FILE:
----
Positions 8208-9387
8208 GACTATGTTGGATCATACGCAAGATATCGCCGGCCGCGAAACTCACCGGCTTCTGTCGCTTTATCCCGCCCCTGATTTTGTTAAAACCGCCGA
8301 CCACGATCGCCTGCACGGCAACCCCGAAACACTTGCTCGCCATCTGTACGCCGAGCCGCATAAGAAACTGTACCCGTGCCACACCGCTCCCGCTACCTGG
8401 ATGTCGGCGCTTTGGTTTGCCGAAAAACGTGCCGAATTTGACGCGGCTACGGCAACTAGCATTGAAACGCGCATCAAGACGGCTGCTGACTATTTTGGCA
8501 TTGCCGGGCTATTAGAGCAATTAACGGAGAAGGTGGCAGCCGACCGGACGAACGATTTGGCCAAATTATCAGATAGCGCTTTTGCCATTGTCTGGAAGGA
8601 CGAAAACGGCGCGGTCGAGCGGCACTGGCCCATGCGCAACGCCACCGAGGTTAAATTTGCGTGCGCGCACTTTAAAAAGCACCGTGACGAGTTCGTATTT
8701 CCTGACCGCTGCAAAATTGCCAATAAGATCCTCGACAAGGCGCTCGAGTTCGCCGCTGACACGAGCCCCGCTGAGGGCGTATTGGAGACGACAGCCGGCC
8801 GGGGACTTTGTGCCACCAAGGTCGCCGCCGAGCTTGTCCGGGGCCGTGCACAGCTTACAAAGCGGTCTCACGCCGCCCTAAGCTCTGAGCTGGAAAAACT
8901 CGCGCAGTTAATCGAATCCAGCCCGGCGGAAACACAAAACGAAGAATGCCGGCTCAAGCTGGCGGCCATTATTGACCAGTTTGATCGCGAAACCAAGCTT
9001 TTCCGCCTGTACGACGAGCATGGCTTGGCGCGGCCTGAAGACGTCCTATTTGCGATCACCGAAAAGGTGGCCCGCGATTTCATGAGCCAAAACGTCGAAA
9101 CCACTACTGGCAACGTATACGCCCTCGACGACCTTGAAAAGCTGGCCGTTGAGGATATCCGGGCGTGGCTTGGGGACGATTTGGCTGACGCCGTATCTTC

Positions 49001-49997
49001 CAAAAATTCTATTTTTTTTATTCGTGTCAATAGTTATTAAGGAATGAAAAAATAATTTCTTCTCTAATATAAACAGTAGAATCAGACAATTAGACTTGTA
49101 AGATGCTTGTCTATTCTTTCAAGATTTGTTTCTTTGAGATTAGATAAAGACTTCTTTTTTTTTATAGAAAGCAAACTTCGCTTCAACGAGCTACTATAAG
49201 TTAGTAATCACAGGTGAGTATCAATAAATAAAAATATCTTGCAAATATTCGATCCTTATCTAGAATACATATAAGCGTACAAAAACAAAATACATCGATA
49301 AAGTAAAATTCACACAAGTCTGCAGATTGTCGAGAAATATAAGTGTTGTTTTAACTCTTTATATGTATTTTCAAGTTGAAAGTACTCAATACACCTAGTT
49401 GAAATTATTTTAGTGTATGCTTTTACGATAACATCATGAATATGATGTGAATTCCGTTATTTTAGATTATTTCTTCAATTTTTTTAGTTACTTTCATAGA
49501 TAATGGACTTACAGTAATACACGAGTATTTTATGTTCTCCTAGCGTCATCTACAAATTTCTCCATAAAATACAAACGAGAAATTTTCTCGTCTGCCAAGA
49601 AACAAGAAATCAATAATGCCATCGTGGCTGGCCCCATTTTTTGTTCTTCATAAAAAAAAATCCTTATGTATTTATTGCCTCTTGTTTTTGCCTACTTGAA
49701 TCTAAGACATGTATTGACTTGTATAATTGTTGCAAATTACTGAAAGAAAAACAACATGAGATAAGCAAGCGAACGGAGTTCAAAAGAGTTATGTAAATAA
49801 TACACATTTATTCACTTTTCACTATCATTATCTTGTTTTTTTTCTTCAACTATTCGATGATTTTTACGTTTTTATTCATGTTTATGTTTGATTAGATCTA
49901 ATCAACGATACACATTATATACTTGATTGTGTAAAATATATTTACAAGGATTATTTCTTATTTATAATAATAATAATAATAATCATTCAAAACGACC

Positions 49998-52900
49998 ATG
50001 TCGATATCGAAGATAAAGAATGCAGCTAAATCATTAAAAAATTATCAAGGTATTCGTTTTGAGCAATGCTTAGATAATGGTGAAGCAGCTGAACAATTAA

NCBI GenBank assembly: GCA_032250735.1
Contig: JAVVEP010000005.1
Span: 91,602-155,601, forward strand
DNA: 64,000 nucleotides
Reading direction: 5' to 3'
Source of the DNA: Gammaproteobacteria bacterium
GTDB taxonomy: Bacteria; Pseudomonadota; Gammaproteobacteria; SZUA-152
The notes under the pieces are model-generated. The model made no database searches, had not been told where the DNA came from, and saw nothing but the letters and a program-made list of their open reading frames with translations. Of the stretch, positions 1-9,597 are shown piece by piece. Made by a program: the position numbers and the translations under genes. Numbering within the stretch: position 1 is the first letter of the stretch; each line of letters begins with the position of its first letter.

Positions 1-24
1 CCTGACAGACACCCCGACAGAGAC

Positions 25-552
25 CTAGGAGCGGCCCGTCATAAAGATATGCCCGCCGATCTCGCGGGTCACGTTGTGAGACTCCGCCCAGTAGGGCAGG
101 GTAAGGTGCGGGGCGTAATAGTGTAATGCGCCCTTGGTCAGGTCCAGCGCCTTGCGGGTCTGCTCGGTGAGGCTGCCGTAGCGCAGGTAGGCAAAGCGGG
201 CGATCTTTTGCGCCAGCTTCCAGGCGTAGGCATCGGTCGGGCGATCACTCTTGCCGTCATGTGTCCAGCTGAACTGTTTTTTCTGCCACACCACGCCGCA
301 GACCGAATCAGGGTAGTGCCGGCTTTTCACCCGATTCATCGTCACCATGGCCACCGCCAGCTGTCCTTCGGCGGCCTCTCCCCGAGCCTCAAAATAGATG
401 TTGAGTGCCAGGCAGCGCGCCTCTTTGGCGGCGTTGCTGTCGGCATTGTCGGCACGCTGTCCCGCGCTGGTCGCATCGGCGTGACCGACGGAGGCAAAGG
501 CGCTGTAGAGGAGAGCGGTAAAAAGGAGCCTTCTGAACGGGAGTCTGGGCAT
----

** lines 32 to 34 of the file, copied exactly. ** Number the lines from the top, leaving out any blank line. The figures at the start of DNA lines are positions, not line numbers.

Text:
GTDB taxonomy: Bacteria; Pseudomonadota; Gammaproteobacteria; SZUA-152
The notes under the pieces are model-generated. The model made no database searches, had not been told where the DNA came from, and saw nothing but the letters and a program-made list of their open reading frames with translations. Of the stretch, positions 1-9,597 are shown piece by piece. Made by a program: the position numbers and the translations under genes. Numbering within the stretch: position 1 is the first letter of the stretch; each line of letters begins with the position of its first letter.

Positions 1-24